Several salutul"Y regulaJioIls 'Vvel"e udopted this year to liquidate tIle debts of the <)n a strict exanlination of the nccounts, itnpl)eared that those (l(~btshad considerably inere:'lsed: that 7,0001. rernail1ed due froIll the Society 011 aCe(Hlllt of the hall and taVt~rn, besides the tontine of 250l.. jlCl' .anu?on; and . theavt~rage ineorne of the hall-fund, HftCl" pllJing the interest of the debt, tlle tontine, and irleidentnlexpenses,left but a very sInall StHll to\vards . the reduction of the princilJul; nnd that lIH1UY years lllUst elapse hefore tIle debt (~ou]d be 11lflterinlly redllced. In order to disehnrge this d(~bt, tlleref<::n-e, HIHI to rende'r the eharit:r Inore extensively llt~nefl{~lul, it \vas in (Jrailld IJodge, tlUlt E~very IJodge in tIle list,lllltil del~t be extin~uislle(1,8bould l)uy ~innuu]ly, in the IHonth ()f :F'ehruarY1 to the ball-fund, two shillings j'()l" every 8ubseribhlg. of each Lodge; and that any 140dge negl(~C:ting to conforln to this regulation, should be eOllsidel"cd in contenlpt, and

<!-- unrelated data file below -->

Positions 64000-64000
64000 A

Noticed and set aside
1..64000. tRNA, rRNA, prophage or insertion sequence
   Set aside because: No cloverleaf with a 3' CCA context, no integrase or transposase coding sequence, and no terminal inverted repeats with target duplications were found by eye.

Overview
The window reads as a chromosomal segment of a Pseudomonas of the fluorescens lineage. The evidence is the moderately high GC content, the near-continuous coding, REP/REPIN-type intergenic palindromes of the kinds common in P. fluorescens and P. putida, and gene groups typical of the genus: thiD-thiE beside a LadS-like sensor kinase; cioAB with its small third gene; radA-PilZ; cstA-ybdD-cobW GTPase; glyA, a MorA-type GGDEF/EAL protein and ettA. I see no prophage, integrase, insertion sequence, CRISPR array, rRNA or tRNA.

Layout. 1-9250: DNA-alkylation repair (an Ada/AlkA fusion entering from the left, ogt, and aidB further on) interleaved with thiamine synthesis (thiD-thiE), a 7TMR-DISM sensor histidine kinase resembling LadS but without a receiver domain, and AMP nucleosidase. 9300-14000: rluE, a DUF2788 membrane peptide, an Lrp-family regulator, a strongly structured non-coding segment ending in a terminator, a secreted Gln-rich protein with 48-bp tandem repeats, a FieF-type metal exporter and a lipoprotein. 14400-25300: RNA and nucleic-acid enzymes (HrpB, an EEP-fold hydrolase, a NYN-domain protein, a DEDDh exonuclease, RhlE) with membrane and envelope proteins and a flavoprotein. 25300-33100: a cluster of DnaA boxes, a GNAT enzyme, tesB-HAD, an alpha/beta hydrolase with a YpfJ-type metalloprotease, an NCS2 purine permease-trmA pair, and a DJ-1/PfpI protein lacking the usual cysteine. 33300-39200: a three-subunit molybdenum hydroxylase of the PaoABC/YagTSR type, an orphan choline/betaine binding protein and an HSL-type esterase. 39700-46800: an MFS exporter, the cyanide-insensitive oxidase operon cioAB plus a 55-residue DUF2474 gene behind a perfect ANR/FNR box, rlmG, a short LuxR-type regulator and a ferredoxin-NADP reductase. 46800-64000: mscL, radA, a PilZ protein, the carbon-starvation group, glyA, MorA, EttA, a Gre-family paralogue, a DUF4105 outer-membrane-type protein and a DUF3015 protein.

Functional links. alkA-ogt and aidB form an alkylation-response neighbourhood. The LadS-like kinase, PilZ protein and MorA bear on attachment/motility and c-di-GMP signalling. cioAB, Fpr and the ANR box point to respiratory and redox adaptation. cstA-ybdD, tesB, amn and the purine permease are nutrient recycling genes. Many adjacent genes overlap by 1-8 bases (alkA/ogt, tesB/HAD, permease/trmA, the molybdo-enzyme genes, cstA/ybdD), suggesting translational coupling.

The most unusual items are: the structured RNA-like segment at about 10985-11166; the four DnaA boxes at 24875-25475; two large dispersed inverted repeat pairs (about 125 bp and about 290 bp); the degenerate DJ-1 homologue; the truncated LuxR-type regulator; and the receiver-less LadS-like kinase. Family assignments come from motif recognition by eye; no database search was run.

ILLUSTRATIONS erasure froln the list. It "vas also resolved, tl1at 'a. dechLra,tion, signed by the l11aster, vvardells,·· treasurer, and secretary, of eacl1 Lodge,oranytvYo of then1, certifying the nUlllber of subscribing Ule111bers at Ch1"istnlas,yeal~ly, should be transnritted to tIle Grand Secretary, witIl a list of th,e' In embers, containing their Christian and surnanles, age, profession, and resic1ellce, whenmademasol1s, or adn1itted 111e111be1"s, in order to be registered i l l the books of ·the Grand Lodge; and also the fees prescribed by the regulations to be.l'laid for that purpose into the hall fund, viz., for everyl\fason l11ude in London, or within ten nliles thereof, tell shillings .and six~pence, and in all other Lodges be:yol1d tlut t distul1ce, five shillings; and for every brother luac1e in one Lodge and joining allother, t,yO shillings an(l sixpence; and that no Brother whose n[lIUe had 110t been registered, and the fees paid as above, SllOlllcl be entitled to relief froln t.Ile fund of charity, adulissioll to the be.llefit society as a Illenlber, or lU1Vc·hisdaugllter receiyed into the Freelna,sons' .8011001. . Tllis Il1easure l1ad the intended effect.; tIle Lodges readily'" concurred in the l)lan of liquidating the debts; the debts \vere paid, and the annual subscril)tion ceased. AJl10ng the nurnerous irnprovenlents in the city of I-Iondon this year, tIle Inagnificent range of building at the East India 11ou8e, in Leadenhall-street, deservedly claiuls our attention. The elegance of the structure ooufersec!ual llonour on tllC C0111pal1Y for \VllOSe use it was huilt,~tlld 011 the· persollsw!lo,v;ere . elllployed in. its erection. too 'l~he. architecture· is tIle design of Ricllard 109 rrho following is a description